Who is rich? He who is happy with his portion.             
 —Pirkei Avot

Teen boys fantasize about becoming people like Bezos, Musk, Zuckerberg, Oprah, or other billionaires—or at least they contemplate what it would be like to have a couple hundred million like Lebron James. But Jewish teens also are aware of the “Shylock” factor—the stereotypes about greedy Jewish men who are solely focused on the accumulation of wealth. This is especially true in the post-Madoff world. What do we teach young men about wealth and a Jewish attitude towards wealth?

On the one hand, Jewish tradition values wealth as a positive. The first Jewish man, Abraham, had great material wealth and it was spoken of as a blessing. Jews do not take vows of poverty as some Catholics and Buddhists do. On the other hand, we want to be realistic about wealth, the price that many pay in the pursuit of wealth, and the responsibilities towards the poor that Jewish tradition places on all people regardless of means.

Many teen programs focus on tzedaka, but few look at the wider issue of money and how it is used. In this session, we learn how money can bring people together and how it can be a factor that ruins friendships and other relationships. But rarely is the link made between generosity to strangers and generosity to friends. We ask teens to think on a personal level: “What do people think of the way that I am using my money?” Teens are aware of the Catch-22: If you always give people money or buy people things, they may see you as spoiled. If you never give and always mooch, they may see you as stingy.

In this session, we move from discussing the idea of money and friendships to discussing money and those who live in poverty. In both cases, we want to stress a sense of responsible use of money and generosity.


  • Help the guys understand why people feel uncomfortable talking about money.
  • Help them connect to Jewish ethics around money, particularly around fairness, clarity in transactions involving money, and the imperative to give.
  • Give them an experience of community giving—namely a tzedaka activity that is focused on poverty and how to address it with philanthropy.

Physical Activities

#1 Jackpot Basketball

This game can be played with ping pong balls and cups, tennis balls and wastebaskets, actual basketballs, etc.—you choose the medium.

Set up the baskets (or whatever you are using for baskets) at a distance so that making a shot in is not a given (think free throw line).

Here’s the idea:

  • The first shot is worth one point. If you make the next shot after that, it is worth two points. You then make a choice:

You can go back to the one point shot and keep scoring.


You can take the third shot and if you get it in you get five points… but if you miss it, you get negative five points.

  • The first person to reach twenty points wins.
  • You might want to pair them up and ask one person to be the shooter and the other one to be the rebounder.

At the end of the game, ask:

  • What is the point of the game?

(Hint: the game is about risk—who takes risks all the time and who is conservative about taking risks)

  • When do you take a risk? What strategy is better?

#2 Pizza Economics

1. Explain the activity:

  • In order to get a serving of the food (i.e., a slice of pizza), every person will need four tickets.
  • You, as facilitator, are the “holder of the pizza,” and the one who sets the “prices.”
  • Note that not everyone will have enough tickets to eat.
  • Participants are free to decide—“What are you going to do about it?”

2. Distribute presorted envelopes with ticket distribution as per grid instructions, randomly giving out the number of tickets on the top of the grid to the participants.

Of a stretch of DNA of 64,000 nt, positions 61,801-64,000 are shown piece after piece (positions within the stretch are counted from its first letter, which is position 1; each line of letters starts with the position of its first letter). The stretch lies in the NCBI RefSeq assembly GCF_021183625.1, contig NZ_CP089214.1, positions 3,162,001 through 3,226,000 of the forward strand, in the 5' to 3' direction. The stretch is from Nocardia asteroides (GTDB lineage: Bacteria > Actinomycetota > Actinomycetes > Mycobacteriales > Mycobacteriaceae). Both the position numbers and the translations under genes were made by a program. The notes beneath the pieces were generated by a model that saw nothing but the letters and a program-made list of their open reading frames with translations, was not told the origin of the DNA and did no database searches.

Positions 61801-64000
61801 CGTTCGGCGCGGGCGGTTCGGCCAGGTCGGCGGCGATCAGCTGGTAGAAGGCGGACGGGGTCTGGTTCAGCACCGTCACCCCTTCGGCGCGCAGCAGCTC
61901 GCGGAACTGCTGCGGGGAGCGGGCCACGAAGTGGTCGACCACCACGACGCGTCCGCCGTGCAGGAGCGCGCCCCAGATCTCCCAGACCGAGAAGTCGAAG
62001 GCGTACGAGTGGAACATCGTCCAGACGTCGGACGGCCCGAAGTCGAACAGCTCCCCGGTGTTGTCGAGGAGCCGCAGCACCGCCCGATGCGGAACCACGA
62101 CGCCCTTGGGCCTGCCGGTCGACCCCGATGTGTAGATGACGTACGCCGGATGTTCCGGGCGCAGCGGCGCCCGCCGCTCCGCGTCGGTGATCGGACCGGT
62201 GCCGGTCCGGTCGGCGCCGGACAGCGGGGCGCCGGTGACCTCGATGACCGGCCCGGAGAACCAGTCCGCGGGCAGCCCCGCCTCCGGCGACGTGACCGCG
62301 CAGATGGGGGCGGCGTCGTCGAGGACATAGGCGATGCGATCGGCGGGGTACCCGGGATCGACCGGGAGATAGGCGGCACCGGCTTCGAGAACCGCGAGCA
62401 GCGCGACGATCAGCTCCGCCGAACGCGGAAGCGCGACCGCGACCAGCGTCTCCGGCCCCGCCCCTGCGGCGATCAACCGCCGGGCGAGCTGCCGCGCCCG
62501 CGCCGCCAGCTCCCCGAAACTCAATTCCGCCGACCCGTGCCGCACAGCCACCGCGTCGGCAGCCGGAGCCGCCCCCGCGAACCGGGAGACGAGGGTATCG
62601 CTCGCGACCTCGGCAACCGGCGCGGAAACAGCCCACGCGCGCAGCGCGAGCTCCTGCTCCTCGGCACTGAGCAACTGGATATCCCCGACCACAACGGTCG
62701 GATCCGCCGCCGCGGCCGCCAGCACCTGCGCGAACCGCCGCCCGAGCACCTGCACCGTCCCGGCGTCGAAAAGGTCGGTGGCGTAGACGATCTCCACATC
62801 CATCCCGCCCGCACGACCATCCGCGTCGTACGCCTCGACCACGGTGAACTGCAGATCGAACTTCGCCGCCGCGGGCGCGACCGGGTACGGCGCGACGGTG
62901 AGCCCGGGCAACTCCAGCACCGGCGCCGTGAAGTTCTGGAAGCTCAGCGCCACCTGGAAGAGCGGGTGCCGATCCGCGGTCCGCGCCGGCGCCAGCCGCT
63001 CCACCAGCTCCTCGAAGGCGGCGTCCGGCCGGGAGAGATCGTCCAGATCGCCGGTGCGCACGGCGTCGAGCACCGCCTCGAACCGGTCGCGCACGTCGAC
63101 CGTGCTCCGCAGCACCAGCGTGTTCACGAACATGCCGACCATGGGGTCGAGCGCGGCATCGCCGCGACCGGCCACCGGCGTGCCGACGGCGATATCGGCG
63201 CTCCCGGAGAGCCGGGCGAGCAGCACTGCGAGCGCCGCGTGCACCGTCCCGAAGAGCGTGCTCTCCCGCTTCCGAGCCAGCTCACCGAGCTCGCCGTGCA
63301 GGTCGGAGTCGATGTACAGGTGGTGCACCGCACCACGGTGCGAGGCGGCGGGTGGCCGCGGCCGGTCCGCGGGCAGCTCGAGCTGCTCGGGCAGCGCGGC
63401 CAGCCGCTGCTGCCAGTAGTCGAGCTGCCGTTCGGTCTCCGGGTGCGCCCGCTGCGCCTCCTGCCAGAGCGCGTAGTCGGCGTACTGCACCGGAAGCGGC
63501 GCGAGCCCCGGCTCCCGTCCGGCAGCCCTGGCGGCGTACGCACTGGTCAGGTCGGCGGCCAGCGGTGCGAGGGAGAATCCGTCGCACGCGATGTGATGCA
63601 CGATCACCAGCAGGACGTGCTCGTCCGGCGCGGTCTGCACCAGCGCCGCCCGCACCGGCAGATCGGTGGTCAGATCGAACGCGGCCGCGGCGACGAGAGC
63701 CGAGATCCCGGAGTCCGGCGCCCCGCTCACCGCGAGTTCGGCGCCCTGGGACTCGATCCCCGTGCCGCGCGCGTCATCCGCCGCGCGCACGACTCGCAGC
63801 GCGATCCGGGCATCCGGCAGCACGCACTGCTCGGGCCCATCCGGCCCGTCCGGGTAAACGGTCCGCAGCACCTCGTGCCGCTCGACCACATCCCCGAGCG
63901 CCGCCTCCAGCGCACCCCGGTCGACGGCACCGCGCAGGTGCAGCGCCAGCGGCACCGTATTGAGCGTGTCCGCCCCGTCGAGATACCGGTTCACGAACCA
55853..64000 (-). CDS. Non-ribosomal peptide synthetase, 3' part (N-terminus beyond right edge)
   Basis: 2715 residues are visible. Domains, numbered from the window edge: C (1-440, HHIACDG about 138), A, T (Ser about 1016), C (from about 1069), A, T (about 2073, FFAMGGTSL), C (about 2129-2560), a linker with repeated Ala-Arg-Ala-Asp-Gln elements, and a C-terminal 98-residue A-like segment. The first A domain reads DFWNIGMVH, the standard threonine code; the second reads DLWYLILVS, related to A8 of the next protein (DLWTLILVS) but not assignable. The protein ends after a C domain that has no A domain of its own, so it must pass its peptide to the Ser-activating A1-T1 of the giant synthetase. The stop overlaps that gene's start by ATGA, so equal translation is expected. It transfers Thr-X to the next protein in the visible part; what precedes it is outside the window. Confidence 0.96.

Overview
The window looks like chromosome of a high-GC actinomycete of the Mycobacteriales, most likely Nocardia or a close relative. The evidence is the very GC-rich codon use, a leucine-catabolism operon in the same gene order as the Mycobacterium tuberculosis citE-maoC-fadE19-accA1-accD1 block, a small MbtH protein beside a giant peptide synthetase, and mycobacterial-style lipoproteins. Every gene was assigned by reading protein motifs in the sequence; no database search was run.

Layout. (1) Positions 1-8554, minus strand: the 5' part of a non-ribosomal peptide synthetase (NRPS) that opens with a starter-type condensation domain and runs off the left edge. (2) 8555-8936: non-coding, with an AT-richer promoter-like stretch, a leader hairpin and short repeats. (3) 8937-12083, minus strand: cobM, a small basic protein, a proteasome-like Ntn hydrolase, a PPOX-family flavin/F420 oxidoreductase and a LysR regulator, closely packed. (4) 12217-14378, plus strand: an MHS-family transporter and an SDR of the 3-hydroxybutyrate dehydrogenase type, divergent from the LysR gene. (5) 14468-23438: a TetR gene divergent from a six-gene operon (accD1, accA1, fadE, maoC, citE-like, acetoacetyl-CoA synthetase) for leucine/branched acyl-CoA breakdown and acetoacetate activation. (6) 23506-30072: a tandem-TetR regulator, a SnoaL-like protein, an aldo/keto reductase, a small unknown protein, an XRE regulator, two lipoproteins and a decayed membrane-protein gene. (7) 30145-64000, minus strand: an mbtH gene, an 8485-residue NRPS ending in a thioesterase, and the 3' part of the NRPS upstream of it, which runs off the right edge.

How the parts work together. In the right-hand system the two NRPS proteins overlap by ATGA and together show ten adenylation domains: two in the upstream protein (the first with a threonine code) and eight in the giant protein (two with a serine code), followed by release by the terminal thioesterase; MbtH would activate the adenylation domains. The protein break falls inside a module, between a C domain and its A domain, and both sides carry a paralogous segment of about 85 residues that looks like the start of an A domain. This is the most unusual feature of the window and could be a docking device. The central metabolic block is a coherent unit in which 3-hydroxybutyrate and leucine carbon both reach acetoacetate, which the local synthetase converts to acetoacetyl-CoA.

3. Announce that the “Pizza Distribution Center” is closed for some time, giving the group the opportunity to negotiate allocation of tickets.

Pay attention to the dynamics for the purpose of the post activity reflection. Do they build coalitions or bully the ticket-holders or impoverished participants? Who reaches out to whom first: the one(s) with 12 tickets towards the single-ticket-holders or vice-versa? What roles do the six-ticket-holders play—do they advocate for the single-ticket-holders? Do they stay on the sidelines? How do(es) the 12-ticket-holders respond?

5. The group might quickly come to a consensus trying their best to distribute tickets evenly or make bargains by offering one another half a serving after tickets are redeemed. Or the group members might get completely frustrated with one another and get stuck. Provide prompts as needed, suggesting options to help.

  • For the group of single-ticket-holders, options may include:
    • Group your tickets together and distribute the pizza you can “purchase” equally amongst yourselves.
    • Band together and advocate for yourselves towards those with tickets to spare.
    • Protest the unfair treatment—picket at the site of pizza distribution and refuse to allow anyone through until something is settled.
    • Get the “middle-class” on your side to help you advocate for more tickets.
    • Barter with the “holder of the pizza” for reduced rates. (You as the facilitator play this role. If they choose this route, be creative in how you answer—don’t cave in too easily: “I need to feed my family, too. What is in it for me to give this pizza away at lower costs? What could you offer to make up for reduced revenue?”)
    • Try to go for every man for himself.
  • For the group of four-ticket-holders, options may include:
    • Stand by and watch, and get your pizza when able.
    • Band together with another six-ticket-holder and get three slices for the two of you.
    • Offer assistance to those who don’t have enough tickets by just giving them your extras.
    • Offer to help advocate or even picket along with those who don’t have enough tickets to get food.
  • For the group of 12-ticket-holders, options may include:
    • These are your hard-earned tickets. Get yourself three pieces of pizza.
    • Give away some of your tickets and keep some for yourself.
    • Barter with others for tickets: “What would you do for me in exchange for these tickets?”
    • Join with them to protest against the “holder of the pizza” to negotiate fairer ticket prices. Refuse to “buy” from him until the prices go down.

6. End the simulation by inviting everybody to take a slice of pizza regardless of the ticket holdings. Let them enjoy the pizza as they discuss the activity.